During the performance piece by dancer-choreographer Stephanie Woodard and trombonist Peter Zummo at the Washington Project for the Arts last night, it struck home forcibly that unless a critic has some idea of what a work is striving to achieve, then that critic--namely me, in this case--is at a fatal disadvantage.

Often when one finds things obscure or confusing, minor or accessory clues will shed light--program notes, a title, something one read somewhere, or some vaguely recurring image or motif within the work itself. On this occasion I must admit to being totally buffaloed, and lacking even the vaguest notion of what Woodard-Zummo and collaborators were up to, I'm not in any position to assess how close to or far from their mark they came.

The duo has reasonably imposing credentials. As collaborators since 1969, they have been awarded grants by the National Endowment for the Arts, the Jerome Foundation and other sources, and their work has been shown at New York's Dance Theater Workshop, the Kitchen and other vanguard sites. Woodard was a member of the David Gordon troupe and currently teaches at Oberlin.

"Headlights in Space (Coming Home)," the work which received its premiere last night, was choreographed by Woodard (with some contribution from the evening's four other dancers); Zummo wrote the music (performed by himself and cellist Arthur Russell) and devised the slides; audio tapes were prepared jointly by Zummo and Woodard.

The piece proceeded in more or less distinct phases. The first was a showing of color slides (of city and suburban streets, a churchyard, and so forth, automobiles being the most frequent icon) accompanied by a tape of buzzing and muffled conversation. The projector and screen were removed, and the dancing commenced, backed by various mewlings, growlings, pluckings and meanderings on the two instruments (the music may have had its sophistications, but it sounded to these ears like untutored horsing around). The dances, too, fell into sections--in one, the five dancers brushed feet sidewise and wheeled their arms in large arcs; in another, they all rolled on the floor with small balls in their hands, sometimes exchanging them; in another, the group coalesced to trot lazily onto stage with small world-map globes, which they deposited in various corners. There were occasional solos, duos and trios. Dance steps were few; most of the movement was of the quotidian variety. None of the dancers exhibited any particular skill, flair or spirit. The most interesting thing that happened was a section in which a tall woman staggered or stumbled from position to position as if half-crocked or asleep--that, at least, had some character to it.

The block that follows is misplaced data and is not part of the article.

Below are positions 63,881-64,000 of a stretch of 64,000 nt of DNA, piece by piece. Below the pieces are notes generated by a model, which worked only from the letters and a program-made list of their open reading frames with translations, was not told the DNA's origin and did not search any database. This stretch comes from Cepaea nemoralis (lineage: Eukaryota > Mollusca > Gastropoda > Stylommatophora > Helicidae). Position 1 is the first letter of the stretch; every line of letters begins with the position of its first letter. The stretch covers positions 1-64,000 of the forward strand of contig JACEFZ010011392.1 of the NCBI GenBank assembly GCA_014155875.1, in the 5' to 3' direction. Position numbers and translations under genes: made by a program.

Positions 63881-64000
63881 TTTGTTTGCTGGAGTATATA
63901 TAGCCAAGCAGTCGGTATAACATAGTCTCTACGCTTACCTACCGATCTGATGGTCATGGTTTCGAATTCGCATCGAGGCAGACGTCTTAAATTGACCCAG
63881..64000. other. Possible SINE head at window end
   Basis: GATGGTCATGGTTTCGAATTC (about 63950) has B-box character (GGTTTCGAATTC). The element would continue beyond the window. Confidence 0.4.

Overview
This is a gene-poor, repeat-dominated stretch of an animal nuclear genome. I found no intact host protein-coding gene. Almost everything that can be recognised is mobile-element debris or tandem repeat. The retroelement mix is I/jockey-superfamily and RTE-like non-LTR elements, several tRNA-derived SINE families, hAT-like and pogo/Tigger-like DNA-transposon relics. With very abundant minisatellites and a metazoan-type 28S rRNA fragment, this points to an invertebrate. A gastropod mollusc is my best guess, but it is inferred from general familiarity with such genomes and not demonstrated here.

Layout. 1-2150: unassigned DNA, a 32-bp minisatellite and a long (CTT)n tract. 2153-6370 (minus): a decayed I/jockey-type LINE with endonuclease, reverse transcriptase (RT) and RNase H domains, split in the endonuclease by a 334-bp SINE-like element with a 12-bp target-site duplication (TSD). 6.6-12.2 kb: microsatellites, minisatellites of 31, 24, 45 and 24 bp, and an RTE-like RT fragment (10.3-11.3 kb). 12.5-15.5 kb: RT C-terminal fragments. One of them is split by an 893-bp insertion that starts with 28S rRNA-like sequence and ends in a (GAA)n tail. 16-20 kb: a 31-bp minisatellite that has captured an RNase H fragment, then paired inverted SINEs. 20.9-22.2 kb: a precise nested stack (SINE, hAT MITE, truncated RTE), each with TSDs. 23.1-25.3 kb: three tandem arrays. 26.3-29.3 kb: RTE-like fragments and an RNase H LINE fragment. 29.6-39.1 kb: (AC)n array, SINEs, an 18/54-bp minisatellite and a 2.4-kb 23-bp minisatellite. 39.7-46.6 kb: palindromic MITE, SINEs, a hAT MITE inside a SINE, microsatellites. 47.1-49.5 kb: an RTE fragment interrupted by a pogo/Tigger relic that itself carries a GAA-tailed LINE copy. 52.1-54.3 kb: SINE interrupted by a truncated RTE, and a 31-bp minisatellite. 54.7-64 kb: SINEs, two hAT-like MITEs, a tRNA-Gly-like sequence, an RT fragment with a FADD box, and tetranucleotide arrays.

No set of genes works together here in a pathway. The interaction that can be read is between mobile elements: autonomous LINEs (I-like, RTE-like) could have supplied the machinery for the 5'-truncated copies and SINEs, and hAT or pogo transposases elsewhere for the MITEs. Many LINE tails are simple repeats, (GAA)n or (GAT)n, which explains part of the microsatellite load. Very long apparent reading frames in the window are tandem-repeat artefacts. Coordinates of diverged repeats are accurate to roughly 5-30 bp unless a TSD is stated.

Like I say, I haven't a glimmer of what all this was for; I wasn't even sure when it ended.